Sir Whitelaw Ainslie was one of the first in Britain to write about medical marijuana benefits. An Irish physician by the name O’Shaughnessy released cannabis studies in English medical journals which detailed its use in helping patients suffering from rheumatism, tetanus, rabies, and epilepsy. O’Shaughnessy studied how people in India made use of cannabis and decided to start creating cannabis tinctures for cures. During the Victorian age, cannabis was essential for migraine, senile insomnia, asthma, neuralgia, menstruation issues and childbirth treatment.

During the 1890s the House of Commons found out the Indian Government intervened with the use of marijuana because so many weed smokers were being admitted into the Insane Asylums of India. They considered weed to be the ‘the most horrible intoxicant the world has yet produced.’ This information sparked the interest of the British prompting them to do more research into the effects of cannabis.

From Britain to Australia

From Britain to Australia

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Australia’s marijuana history goes back to the 1770’s. It was the first country ever to be colonized mainly for the purpose of growing cannabis. Marijuana made its journey to Australia at the request of Sir Joseph Banks when they brought hemp onboard the First Fleet. The plant was considered “for Commerce” cargo, and the plan was to produce hemp commercially in Australia.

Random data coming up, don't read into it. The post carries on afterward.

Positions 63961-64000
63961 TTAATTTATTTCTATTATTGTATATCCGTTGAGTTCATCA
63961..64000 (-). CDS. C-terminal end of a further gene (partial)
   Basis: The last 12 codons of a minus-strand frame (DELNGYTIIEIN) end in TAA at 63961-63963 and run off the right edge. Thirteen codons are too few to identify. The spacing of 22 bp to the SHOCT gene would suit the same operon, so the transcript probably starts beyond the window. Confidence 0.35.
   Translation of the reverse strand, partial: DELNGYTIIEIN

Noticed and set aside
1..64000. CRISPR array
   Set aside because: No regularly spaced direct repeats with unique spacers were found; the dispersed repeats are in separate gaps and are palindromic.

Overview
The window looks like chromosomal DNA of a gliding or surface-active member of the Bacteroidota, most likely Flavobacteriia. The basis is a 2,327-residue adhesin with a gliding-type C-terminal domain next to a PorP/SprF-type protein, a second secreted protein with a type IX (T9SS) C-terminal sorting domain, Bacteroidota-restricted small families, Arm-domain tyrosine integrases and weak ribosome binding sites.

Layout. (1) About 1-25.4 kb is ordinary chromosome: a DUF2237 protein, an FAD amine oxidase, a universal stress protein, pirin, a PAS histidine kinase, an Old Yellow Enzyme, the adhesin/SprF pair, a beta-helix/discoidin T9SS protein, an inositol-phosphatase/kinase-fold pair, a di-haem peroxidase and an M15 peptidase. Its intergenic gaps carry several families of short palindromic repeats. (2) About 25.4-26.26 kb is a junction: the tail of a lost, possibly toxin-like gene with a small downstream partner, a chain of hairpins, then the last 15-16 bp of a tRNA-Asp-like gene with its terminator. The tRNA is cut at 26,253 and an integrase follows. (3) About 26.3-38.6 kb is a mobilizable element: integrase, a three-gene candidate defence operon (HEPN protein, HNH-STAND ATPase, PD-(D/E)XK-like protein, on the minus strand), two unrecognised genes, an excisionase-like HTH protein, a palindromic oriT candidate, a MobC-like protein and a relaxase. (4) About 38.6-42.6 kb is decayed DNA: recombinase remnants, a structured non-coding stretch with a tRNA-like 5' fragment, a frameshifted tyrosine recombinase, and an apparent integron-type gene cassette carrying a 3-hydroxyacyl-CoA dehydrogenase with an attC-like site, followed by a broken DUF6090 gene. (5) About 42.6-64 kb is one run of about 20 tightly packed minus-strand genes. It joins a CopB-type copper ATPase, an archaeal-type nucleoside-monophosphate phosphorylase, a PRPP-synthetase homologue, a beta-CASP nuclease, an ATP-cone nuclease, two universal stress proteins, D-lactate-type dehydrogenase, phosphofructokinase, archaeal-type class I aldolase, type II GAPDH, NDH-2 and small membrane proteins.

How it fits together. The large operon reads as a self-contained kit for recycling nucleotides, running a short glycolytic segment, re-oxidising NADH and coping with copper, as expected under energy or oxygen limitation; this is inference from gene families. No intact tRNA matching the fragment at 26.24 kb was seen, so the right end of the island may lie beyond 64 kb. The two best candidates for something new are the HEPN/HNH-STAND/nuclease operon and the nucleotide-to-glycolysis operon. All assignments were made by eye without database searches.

Hemp was considered to be an essential raw material for just about any maritime empire because it could be used for so many things. Hemp produces the best and most potent natural fiber on earth. It is used to make necessary materials as well as being beneficial as medicine and food.

We received some of the best knowledge about what transpired during those times through a book written by an Australian historian, Dr. John Jiggens, Sir Joseph Banks and the Question of Hemp.

Dr. John Jiggens reported that hemp trade was big business for Britain. Joseph Banks believed that colonizing Australia would be the perfect opportunity to help Britain grow their hemp trade. According to Dr. Jiggens, “Britain’s extensive hemp trade made them a target during the war. Britain’s ties to Russia’s big hemp business is the foundation of its empire. If the Russian hemp trade did not exist, the British Empire could never have been as great. The Great Britain empires involvement in hemp trade is the how it ended up on the dangerous passages of the Baltic Sea.”

According to Jiggens, Britain’s intentions for New South Wales was never to find a place to relocate convicts. Instead, this was a way to hide their motives to turn it into a hemp colony. Hemp was far more important than marijuana as it was essential for warships. Hemp fibers have many uses, such as cables, rigging, and sails. During those times it was considered just a valuable as oil is to us in modern times.